Steve Davis

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On May 7, 2017, Steve Davis commented on Parking and the impact on Growth :

My former CEO used to say at townhalls that he would answer questions on anything but parking. I never understood until I became a COO and now I am inundated with parking complaints. Several small things can be done, such as finding ways to encourage employees to take buses, shuttles (we provide convenient free shuttles to our main campus form other sites freeing up main campus parking spots). I have seen hospitals and others subsidize public transportation costs for employees to make it easier and have heard of one place that convinced the city to put in a direct bus line to their location. We are currently getting ready to build a new garage and I am trying to make sure that when we build it, it will have room for growth for several years after it opens, but this is not easy.

On May 7, 2017, Steve Davis commented on Behavioral Health and Emergency Department Throughput :

We have a similar problem in Cincinnati. We currently have 142 inpatient pediatric mental health beds, which is the largest of any children’s hospitals in the country, but it is still often not enough. We board children in medical surgical beds, taking up space that other children at times need and delaying the start of true treatment. We are attempting a few things to modify the demand including putting psychologists in many of our primary care practices and in the local schools. We hope to help the parents and children with resiliency and head off problems before they are at the crisis stage. We have also opened partial day hospital at one location with another one planned. Finally, we have opened what we call a bridge clinic. If a child presents to the ED during the evening or night hours and is borderline on need for admission, we can discharge them home and have them seen in the bridge clinic the next morning. Also under consideration is putting pyschiatrists in our ED so that they can determine best course of action. Hard to stem the tide on our own, but the local community health budget is already stretched to the max with other priorities.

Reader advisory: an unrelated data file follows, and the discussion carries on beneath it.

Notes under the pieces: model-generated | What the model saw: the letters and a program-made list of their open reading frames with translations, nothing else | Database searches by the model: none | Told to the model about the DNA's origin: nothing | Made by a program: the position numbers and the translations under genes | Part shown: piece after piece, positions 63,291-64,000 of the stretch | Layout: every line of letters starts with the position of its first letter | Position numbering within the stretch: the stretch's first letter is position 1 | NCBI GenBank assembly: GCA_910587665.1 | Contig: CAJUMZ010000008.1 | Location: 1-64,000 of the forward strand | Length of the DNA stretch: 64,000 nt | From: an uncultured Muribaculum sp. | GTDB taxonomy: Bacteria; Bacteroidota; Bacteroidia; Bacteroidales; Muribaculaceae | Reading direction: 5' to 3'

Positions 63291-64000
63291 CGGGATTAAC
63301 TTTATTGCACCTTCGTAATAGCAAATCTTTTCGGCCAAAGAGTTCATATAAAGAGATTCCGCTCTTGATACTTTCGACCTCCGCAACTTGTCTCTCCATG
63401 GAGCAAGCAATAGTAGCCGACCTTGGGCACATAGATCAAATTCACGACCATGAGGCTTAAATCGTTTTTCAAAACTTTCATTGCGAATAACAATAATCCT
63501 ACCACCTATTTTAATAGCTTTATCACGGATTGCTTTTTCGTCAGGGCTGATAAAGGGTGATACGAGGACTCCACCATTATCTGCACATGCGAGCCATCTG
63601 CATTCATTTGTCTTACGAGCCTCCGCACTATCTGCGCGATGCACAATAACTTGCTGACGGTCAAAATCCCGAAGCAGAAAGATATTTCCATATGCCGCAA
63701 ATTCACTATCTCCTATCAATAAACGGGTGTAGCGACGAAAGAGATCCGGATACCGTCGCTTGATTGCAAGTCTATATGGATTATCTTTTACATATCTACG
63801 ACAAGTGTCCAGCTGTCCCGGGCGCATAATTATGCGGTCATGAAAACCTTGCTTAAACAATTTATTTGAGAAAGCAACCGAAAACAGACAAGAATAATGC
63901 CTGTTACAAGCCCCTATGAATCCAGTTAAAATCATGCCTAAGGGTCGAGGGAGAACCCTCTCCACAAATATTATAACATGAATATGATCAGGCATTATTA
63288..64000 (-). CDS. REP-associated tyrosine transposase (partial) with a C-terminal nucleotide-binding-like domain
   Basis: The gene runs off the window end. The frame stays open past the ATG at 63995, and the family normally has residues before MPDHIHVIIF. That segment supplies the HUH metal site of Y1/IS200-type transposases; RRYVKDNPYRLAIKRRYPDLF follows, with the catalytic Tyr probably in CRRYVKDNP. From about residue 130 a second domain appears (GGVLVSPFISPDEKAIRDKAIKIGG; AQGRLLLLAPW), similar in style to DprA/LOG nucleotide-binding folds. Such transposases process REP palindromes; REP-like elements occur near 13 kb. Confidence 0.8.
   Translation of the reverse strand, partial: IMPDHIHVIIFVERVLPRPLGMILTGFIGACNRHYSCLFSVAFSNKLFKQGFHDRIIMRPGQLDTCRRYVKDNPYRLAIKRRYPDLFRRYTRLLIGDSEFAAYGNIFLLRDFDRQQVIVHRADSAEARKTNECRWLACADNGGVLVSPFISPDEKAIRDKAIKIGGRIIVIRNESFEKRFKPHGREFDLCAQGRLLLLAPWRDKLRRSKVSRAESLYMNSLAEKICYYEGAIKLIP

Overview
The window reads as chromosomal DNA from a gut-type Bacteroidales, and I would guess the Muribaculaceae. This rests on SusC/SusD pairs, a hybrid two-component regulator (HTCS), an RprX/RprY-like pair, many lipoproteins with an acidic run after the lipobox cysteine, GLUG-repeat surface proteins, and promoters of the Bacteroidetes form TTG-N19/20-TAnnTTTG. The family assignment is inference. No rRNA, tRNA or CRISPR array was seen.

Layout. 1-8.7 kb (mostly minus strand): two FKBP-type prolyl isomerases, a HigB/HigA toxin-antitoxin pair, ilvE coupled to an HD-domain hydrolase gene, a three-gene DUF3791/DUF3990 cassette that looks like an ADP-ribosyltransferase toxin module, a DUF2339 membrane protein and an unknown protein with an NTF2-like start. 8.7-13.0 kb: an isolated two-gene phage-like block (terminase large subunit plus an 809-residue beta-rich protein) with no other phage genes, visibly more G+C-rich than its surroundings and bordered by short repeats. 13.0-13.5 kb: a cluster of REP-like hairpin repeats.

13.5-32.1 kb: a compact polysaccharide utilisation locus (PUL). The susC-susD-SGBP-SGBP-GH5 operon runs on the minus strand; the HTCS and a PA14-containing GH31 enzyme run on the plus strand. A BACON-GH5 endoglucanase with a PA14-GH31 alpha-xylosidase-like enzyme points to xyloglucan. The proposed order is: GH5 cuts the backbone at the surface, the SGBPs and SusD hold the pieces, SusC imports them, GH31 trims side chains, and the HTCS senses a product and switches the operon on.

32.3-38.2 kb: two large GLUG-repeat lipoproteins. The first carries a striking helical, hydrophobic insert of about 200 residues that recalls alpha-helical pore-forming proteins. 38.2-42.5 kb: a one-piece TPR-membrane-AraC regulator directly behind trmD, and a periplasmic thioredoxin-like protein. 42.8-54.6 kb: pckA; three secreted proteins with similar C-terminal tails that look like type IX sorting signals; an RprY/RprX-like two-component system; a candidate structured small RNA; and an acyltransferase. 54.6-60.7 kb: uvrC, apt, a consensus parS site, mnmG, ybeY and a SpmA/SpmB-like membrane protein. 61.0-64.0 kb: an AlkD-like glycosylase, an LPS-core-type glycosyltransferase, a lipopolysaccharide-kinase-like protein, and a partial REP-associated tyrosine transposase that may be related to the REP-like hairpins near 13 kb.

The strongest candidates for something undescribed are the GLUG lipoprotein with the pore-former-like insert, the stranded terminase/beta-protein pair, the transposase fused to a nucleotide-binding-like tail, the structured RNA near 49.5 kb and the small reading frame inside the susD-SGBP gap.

On April 22, 2017, Steve Davis commented on Concentrating prostate care in the Netherlands :

Interesting topic and certainly a challenge. Similar to the question of whether patients should be in specialty ICUs or general ICUs, there is clearly a volume phenomenon that improves outcomes for a wide variety of reasons that extend beyond just the physician. I think that centralizing the care to a few centers is appropriate, especially in a geographic region that would not place huge travel burdens on patients. The volume challenge is getting worse as surgeons and other procedure based specialists are coming out of training with much less experience than the earlier generations. Whenever I have been asked to perform a spinal tap on a child where others have failed, I have to remind myself that the younger generation trained in an era where vaccination rates are high. As a resident in a really busy pediatric ED in the 1980s I could do as many as 10 spinal taps in one shift. Now some trainees finish a three year residency not having done ten in their whole time. The martini clinic is a great example of organizing the care around the patient with everything truly designed to improve the quality of care, not the ease of the providers and the improvements in outcomes. The variation in surgical programs can be quite huge and really shouldn’t be. A lot can learned from the Martini clinic approach even if you don’t limit to two or three centers in terms of how they structure care, how they review performance (most american hospitals are no where near as rigorous at evaluating performance and taking steps to ensure people improve to the benchmark or get help).